The Senate is debating whether to go as far as the House of Representatives has in passing legislation banning all human cloning. Proponents of an alternative measure argue for a less sweeping ban that would allow embryo cloning as a source for potentially therapeutic stem cells.

No one in Congress argues in favor of cloning humans.

Senate Judiciary Committee Chairman Dianne Feinstein says the notion of making exact genetic duplicates of a person from one of his cells is morally unacceptable.

"Cloning is one of those words and concepts that inspire dread in people, visions of an apocalyptic world marching in lock step," she said. "There is broad agreement across our society that we should ban human cloning."

Instead, the debate is over whether to prohibit cloning human embryos. They are a rich source of stem cells, immature cells that can turn into any tissue in a developing fetus. Scientists wish to mine these cells for their potential to make diseased tissue healthy again.

But the House of Representatives, controlled by President's Bush's Republican Party, passed a measure in July banning such therapeutic cloning as well as cloning to reproduce a person.

The bill's sponsor, Representative Dave Weldon of Florida, argued that destroying an embryo just days old for research purposes is taking a human life. He added that permitting embryo cloning could lead to secret reproductive cloning. "Because the implantation of the clone in a woman would occur within the privacy of the doctor-patient relationship, and because research labs throughout the United States would be producing large quantities of these embryos, it would only be a matter of time before a rogue physician in defiance of the law would implant one of these embryos in a woman," he said.

On the other side of the House debate last year was fellow Republican Party member James Greenwood of Pennsylvania, who sponsored rival legislation to permit embryo cloning for therapeutic applications.

"I wish to outlaw reproductive human cloning while permitting further and carefully circumscribed research," he said. "Unfortunately, the House chose to yield to fear mongering and voted for the Weldon bill."

Now the Senate, controlled by the opposition Democratic Party, faces the same choice. It is debating two competing measures, like those last year in the House. But unlike the House, it has a January recommendation in favor of embryo cloning to produce stem cells from a National Academy of Sciences expert panel.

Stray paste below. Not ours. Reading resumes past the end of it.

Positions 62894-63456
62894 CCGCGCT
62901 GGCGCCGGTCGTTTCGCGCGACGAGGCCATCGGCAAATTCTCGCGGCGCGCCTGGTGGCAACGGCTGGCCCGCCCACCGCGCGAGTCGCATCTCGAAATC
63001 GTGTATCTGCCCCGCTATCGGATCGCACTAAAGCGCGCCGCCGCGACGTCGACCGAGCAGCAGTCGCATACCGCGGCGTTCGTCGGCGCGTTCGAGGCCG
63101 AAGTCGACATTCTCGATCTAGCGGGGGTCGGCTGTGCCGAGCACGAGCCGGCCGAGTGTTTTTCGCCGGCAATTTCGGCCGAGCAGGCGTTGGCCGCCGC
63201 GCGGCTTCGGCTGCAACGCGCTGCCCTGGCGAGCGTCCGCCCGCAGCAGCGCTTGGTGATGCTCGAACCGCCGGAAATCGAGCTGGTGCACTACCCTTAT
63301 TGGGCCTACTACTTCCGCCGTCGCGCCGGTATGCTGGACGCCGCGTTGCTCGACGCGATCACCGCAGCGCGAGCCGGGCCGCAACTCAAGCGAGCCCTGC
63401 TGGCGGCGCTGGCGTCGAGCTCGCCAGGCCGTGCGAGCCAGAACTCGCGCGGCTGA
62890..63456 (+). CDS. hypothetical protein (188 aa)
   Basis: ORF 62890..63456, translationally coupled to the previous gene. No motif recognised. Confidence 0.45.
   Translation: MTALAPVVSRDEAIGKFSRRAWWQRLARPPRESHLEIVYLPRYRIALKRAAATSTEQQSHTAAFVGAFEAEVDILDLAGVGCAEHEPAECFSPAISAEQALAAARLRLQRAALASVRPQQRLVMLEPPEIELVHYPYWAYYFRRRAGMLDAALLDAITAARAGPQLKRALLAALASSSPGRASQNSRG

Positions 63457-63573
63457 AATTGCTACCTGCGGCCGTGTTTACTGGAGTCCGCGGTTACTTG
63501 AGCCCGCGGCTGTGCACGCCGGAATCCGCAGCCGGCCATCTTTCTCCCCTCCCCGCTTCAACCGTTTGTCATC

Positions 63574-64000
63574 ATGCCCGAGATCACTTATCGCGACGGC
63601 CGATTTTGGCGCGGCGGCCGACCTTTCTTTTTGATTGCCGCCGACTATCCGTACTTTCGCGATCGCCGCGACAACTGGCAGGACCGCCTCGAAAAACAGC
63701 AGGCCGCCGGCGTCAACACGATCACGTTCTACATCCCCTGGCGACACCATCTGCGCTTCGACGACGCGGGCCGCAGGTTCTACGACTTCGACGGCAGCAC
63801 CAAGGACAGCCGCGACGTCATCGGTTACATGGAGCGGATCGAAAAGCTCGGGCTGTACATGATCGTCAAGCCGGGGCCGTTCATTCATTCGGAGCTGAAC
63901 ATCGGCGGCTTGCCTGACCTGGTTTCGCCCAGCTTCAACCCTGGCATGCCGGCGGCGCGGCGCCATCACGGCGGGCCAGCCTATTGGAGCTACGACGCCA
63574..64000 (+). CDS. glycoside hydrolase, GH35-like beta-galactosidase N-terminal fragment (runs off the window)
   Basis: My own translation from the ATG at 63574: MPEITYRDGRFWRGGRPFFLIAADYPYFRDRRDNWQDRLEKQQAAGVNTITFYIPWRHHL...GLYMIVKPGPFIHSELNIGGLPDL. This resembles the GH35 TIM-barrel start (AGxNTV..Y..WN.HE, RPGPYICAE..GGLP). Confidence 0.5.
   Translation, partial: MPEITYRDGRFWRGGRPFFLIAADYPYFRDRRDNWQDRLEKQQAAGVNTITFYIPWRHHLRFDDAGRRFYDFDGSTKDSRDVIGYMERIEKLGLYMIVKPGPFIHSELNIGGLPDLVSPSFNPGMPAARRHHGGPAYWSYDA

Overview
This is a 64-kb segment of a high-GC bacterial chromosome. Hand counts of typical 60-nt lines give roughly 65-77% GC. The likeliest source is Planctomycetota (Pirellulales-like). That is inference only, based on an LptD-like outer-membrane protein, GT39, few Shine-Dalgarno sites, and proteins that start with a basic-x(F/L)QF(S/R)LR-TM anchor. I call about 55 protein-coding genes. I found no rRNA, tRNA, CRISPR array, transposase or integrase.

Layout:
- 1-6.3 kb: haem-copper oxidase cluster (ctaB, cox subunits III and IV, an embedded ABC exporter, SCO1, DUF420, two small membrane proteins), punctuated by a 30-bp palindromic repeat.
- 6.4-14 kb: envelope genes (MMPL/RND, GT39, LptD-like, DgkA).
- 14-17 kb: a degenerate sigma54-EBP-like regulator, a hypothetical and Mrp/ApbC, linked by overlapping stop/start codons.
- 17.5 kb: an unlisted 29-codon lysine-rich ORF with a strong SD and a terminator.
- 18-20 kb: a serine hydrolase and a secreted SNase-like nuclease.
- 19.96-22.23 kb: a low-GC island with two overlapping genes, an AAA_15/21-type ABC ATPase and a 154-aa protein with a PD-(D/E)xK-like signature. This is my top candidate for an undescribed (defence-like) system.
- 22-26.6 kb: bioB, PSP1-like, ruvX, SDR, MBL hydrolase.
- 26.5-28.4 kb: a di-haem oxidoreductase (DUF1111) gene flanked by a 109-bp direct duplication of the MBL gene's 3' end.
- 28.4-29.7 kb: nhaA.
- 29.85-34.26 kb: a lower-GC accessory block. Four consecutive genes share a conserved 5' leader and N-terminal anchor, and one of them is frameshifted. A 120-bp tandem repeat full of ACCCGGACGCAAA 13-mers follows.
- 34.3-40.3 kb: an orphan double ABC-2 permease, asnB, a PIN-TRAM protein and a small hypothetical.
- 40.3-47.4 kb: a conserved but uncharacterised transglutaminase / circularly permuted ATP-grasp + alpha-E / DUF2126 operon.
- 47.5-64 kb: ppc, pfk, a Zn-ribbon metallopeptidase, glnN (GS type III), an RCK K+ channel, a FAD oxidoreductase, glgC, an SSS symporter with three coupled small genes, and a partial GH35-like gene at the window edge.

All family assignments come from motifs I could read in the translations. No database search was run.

The recommendation is intended to reflect the consensus of the U.S. scientific community.

"Scientists place a high value on the freedom of inquiry," said panel chair, physician Irving Weissman of Stanford University. "Recommending restriction of research is a serious matter, and the reasons for such a restriction must be compelling. There are no scientific or medical reasons to ban nuclear transplantation to produce stem cells, and such a ban would certainly close avenues of promising scientific and medical research."

But the National Academy of Sciences panel did not address the ethics of embryo cloning, which is where much of the focus of the political debate is.

President Bush mentions this often in his drive to convince Congress to adopt the more restrictive approach to cloning, as he did recently at the Medical College of Wisconsin.

"Even the most noble ends do not justify every means," the president said. "Life itself is always to be valued and protected. In biomedical research, we are dealing with the very makings of life, and the law must be firm and clear in restraining the reckless and protecting the voiceless."

The Senate is expected to vote on the competing cloning measures in March, and the tally could be close. The Democrats have a razor-thin majority, but the House Republican experience and the defection of a Senate Democrat to embryo cloning opponents show that the debate is not strictly along party lines.

Should the Senate approve the less restrictive bill, it could face a showdown with the House over how to reconcile the two versions into one that goes for President Bush's signature into law.